A friendly loan is a loan between two persons based on trust and it needs to be repaid. The law recognizes it as being a valid contract, thus enforceable under the law.
In practice, it is not uncommon to encounter such actual facts:-
– A gave a loan to B upon the request of B.
– B then agreed to repay A within a certain period of time. As security, B may give personal post-dated cheques to A.
– However, B then failed to repay or the post-dated cheques were dishonored when presented for payment by A.
In this article, we share with you 3 legal tips to protect yourself so that yours friendly relationship with the borrower will not turn sour in the event of default despite the saying that a friend in need is a friend indeed!
Have proper documentation drawn up
It is pertinent to have the basic terms of a friendly loan set out in a document or an agreement at least, even though it might make your friend (if that the case) feel uncomfortable. But, this is necessary to safeguard your own right in case of need.
As seen in the principal case of Tan Aik Teck v Tang Soon Chye  6 MLJ 97, it was decided by the Court of Appeal, that a friendly loan is a loan between two persons based on trust. However, there should be an agreement such as an I.O.U. or security pledged to repayment between the two persons.
Justice Mohamad Ariff, as he then was, in the case of Kam Seng Realty Sdn Bhd v Dato Tai Fatt Yew & Anor  7 MLJ 825 did mention that the court needs credible evidence as well as necessary documentary support to prove the existence of friendly loan between parties.
Do not charge exorbitant and excessive interest
As a general rule, the Court prefer the stance that no interest will be allowed to be charged on a friendly loan in order to ensure that no lender takes advantage of a borrower in need and capitalize of the desperation of the borrower.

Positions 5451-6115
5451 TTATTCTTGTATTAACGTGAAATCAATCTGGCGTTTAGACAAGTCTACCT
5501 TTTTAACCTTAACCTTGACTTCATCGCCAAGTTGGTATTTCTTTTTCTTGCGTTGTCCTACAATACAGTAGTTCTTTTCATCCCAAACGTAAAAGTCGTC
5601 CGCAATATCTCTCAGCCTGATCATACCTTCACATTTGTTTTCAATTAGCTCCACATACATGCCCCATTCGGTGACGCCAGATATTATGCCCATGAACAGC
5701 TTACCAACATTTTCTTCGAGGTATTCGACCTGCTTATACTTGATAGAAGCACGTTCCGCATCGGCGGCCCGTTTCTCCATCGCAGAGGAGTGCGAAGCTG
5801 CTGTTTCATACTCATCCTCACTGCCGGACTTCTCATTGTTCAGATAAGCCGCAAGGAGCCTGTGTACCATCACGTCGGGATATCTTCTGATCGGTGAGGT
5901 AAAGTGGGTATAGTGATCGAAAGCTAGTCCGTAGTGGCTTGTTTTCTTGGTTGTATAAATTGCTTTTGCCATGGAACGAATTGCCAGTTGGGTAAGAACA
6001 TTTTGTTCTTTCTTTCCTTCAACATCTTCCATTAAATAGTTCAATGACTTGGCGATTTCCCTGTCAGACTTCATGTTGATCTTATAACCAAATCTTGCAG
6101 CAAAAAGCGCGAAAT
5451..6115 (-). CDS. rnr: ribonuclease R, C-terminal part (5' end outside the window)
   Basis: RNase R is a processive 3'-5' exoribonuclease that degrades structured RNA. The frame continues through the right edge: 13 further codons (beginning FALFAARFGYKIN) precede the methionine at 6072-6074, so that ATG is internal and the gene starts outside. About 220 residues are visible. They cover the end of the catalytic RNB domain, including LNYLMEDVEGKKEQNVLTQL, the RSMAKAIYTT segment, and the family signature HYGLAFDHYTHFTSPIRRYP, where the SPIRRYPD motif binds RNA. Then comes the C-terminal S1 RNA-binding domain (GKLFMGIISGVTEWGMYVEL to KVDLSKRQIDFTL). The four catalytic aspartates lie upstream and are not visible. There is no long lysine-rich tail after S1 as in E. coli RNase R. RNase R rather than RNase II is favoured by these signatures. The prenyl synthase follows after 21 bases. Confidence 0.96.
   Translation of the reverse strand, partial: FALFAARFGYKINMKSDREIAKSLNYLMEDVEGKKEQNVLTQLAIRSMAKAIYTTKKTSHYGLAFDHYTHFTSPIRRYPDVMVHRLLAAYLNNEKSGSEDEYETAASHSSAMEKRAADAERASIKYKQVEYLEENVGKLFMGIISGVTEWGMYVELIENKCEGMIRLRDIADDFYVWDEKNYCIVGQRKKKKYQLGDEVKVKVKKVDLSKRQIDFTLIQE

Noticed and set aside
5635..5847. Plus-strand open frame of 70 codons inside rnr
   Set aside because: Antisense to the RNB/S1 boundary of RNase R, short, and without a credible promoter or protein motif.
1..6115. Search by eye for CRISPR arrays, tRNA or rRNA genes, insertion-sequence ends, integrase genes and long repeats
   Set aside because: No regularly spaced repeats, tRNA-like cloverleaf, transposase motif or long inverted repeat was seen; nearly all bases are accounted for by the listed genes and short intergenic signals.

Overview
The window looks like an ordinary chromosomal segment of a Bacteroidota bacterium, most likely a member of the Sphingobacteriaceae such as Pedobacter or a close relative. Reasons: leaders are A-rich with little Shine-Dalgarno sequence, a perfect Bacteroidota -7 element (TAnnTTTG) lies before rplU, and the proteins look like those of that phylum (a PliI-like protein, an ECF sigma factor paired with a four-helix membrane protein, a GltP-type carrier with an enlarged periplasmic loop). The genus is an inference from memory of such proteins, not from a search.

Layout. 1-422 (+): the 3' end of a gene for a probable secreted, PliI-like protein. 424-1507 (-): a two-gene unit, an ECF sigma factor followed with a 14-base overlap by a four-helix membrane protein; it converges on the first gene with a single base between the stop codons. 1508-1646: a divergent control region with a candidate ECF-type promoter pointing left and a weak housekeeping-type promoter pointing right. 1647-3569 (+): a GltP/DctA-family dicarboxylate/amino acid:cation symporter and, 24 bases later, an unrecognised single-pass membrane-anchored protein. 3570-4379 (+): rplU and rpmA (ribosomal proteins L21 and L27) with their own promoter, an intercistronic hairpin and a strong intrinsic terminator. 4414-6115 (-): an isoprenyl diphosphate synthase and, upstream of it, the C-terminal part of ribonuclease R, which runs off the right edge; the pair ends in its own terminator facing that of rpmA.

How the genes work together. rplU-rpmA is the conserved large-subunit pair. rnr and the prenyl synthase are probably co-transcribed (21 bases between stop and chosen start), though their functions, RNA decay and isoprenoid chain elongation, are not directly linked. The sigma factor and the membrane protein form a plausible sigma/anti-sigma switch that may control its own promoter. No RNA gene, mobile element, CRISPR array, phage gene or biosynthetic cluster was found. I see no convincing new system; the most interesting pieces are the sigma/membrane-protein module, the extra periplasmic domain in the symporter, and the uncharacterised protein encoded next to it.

Notwithstanding that, a lender can still charge interest but must prove that he or she is not profiting like what money-lending business would; and should not wait until the interest is compounded into a hefty sum before initiating an action in Court.
Otherwise, the Court may strike down such interest element in a friendly loan transaction if the interest is exorbitant, excessive and unconscionable. This principle was held in the High Court case of Menta Construction Sdn Bhd v SPM Property & Management Sdn Bhd & Anor  MLJU 526.
Do have a fixed period for repayment
This is for the purpose of expediting the recovery process and increase the lender’s chance of getting back the money should the borrower defaulted in repayment. This is because in the event of the borrower’s default after such fixed period for repayment, the lender will then have 6 years’ limitation period to pursue the debt. It must be aware that once limitation period had expired, the lender will be time-barred or prohibited from initiating any legal action against the borrower.
However, in the event that there is no fixed period for repayment, the limitation period will be 6 years from the date of the loan given by the lender, as held in the case of Kam Seng Realty Sdn Bhd v Dato Tai Fatt Yew & Anor  7 MLJ 825 mentioned earlier.
A fixed period for repayment is no doubt best substantiated by a friendly loan agreement. It forms a clear proof for the purpose of application for summary judgment by the lender without having to prove the case at a lengthy trial, thus saving the time and cost of legal proceedings.
About the Author:
This article is written by Chia Swee Yik, Partner of this Firm (assisted by our paralegal, Ooi Zhuang Hong) who has provided practical advice on debt recovery.
Feel free to contact us using the form below if you have any queries.